So where will you be able to buy the SwitchPod in brick and mortar stores? We’ve already had discussions with several retailers, and the SwitchPod is actually available now for presale at places like B&Hand Adorama. They even placed orders upfront with us, though I can’t share how many at this stage. Whether or not we end up in huge retail stores like Target, for example, is still an open question, but for some of these top audio and video retailers, it makes a lot of sense for us to be there.
And entering the retail world has been a whole new adventure.
When Caleb and I went to New York, we had a discussion with a buyer from B&H. It was one of the most intense discussions we’ve had related to the SwitchPod. The buyers were asking us questions like, “What is your MAP?” We had know idea what a MAP is, although we now know that it means minimum advertised price. It’s the amount that resellers agree to not advertise below. If a MAP is $50, for example, a reseller can’t advertise the product less than that. But there were several questions like this that we just didn’t know how to answer.
Luckily, we’ve had a lot of help from the team at Prouduct, who have been vital to helping get this thing off the ground. We’ve also had a hand from lots of others in the retail world, especially a number of folks in the camera space. There are just too many people to thank, but we’re incredibly grateful for all of their support.
Creators to the Rescue
We’re also especially grateful and excited about the help we’ve gotten from other creators in the video space. People like Marques Brownlee and Peter McKinnon, two of the top YouTubers right now, have purchased a SwitchPod. Justine Ezarik (iJustine) was on our list of buyers as well. We’re just so excited to see the YouTube community and the vlogger community get behind the SwitchPod. It’s been really fun to see, and really encouraging.
A lot of the people we’ve met have heard about the SwitchPod thanks to videos like this one by Peter McKinnon:
We’ve also traveled to different conferences since the end of the campaign to let people know about it. We were in Vegas at the National Association of Broadcasters (NAB), to meet friends, check out equipment for our new video studio, and share the SwitchPod with people. While we were there, we actually had people come up to us—people who didn’t know who we were—and say, “Hey, is that the SwitchPod?” They already knew the product.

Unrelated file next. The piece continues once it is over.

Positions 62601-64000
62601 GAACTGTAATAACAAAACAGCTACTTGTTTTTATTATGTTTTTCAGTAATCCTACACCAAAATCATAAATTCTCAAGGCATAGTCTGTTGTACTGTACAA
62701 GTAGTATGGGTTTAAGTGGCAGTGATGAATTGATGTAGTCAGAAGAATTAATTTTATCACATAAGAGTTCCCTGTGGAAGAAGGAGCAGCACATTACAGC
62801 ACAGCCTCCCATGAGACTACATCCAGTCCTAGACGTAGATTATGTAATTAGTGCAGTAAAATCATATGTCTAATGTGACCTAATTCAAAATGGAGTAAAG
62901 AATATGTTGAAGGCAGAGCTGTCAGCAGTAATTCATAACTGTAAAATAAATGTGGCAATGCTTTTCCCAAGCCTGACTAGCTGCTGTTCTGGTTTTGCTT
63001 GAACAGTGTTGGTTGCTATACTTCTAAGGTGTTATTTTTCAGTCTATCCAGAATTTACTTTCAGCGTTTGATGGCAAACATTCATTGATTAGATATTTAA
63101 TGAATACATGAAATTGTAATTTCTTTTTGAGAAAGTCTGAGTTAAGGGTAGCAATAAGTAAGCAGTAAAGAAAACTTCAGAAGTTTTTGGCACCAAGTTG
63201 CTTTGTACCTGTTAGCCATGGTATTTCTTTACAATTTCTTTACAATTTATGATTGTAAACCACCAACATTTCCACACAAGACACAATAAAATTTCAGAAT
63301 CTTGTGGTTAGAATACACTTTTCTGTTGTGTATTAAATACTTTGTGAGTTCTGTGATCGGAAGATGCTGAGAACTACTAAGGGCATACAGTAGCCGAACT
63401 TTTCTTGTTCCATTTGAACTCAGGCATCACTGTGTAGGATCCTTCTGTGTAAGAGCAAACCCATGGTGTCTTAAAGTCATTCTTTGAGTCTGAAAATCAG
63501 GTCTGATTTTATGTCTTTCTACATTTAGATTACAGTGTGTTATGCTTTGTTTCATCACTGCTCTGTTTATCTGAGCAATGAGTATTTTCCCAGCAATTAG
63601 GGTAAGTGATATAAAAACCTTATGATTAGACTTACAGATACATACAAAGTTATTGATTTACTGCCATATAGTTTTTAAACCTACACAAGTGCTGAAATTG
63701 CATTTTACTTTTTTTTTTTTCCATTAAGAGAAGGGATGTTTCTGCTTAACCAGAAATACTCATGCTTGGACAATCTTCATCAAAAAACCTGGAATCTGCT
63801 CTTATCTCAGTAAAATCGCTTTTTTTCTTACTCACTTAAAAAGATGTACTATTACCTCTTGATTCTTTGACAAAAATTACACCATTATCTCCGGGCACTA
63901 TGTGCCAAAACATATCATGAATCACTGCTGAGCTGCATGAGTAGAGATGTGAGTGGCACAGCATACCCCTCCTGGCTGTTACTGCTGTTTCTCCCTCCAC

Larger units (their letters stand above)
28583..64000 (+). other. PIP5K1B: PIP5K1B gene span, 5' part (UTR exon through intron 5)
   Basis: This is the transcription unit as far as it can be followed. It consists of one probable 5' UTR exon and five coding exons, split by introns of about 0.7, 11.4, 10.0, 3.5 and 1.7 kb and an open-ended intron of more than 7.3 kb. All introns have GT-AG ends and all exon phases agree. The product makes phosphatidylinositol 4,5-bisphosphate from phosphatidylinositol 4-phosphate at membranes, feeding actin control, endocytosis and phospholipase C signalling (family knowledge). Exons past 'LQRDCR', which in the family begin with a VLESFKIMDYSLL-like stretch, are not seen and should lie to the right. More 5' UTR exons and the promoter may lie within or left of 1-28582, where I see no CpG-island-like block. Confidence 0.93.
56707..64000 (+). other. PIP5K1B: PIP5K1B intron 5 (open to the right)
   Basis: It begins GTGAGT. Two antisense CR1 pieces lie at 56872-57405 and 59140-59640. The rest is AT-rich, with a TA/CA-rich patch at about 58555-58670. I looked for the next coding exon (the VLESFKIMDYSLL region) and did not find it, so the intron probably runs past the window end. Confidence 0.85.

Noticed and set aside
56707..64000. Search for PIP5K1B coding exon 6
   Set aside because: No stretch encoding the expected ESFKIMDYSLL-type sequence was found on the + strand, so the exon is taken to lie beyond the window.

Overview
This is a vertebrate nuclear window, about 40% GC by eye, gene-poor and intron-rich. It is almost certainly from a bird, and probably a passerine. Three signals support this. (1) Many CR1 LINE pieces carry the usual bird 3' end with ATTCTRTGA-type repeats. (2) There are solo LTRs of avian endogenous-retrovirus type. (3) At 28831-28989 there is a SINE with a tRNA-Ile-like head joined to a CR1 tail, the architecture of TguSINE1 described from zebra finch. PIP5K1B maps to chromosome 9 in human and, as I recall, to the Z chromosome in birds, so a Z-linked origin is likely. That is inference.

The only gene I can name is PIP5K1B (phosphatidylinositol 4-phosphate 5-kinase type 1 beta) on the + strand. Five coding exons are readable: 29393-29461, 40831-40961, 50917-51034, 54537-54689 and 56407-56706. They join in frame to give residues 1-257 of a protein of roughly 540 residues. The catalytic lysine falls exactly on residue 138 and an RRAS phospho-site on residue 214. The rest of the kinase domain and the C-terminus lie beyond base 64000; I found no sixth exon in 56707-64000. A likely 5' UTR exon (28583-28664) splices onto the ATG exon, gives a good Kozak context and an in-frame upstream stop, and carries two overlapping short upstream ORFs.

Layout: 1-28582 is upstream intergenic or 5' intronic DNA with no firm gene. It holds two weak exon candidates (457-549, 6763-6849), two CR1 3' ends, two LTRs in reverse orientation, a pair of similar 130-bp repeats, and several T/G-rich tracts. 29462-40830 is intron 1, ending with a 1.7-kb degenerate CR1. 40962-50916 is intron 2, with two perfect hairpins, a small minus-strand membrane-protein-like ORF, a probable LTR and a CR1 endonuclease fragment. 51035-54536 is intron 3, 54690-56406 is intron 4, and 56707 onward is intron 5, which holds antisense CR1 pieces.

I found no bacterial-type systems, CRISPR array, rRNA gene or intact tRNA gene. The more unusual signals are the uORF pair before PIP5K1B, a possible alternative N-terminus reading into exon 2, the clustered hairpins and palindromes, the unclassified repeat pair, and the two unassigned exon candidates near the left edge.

It was really amazing to see that a product itself could have that much of an impact on people and create so much excitement. It was definitely a different experience from going to conferences and having people recognize me because of the brand I’ve built at Smart Passive Income. It’s been a really cool thing to see people get behind the product.
As we were at NAB demoing the Switchpod, a lot of people also asked how they could get their hands on one, and some even asked if they could pre-order it on the spot. They seemed to love getting their hands on it so they could feel it for themselves and see if it was something they could imagine using in the real world.
This crowd interest was apparent at NAB, but it was even more so at Social Media Marketing World (SMMW) in March.
We set up a booth at SMMW during the final week of the Kickstarter campaign. We had a little table set up with a computer where people could pre-order it. Behind we had set up a video screen with our favorite parts of the Kickstarter video on a loop, as well as other people’s videos supporting the SwitchPod, like Peter McKinnon’s, Levi Allen’s and many others.
We actually made several dozen SwitchPod sales from the floor at SMMW from people who got their hands on it and asked us, “Where can I buy this?”
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And that’s a wrap! The @switchpod_ booth at #SMMW19 was a HUGE success! Over 1000 people came over to get hands on with the SwitchPod, and it was the coolest to see everyone’s reactions! Lots bought right on the spot, too ?? Shout out to @calebwojcik, @richie_norton, @tfnmagre, @jenwojcik for handling the booth most of the week and making magic happen!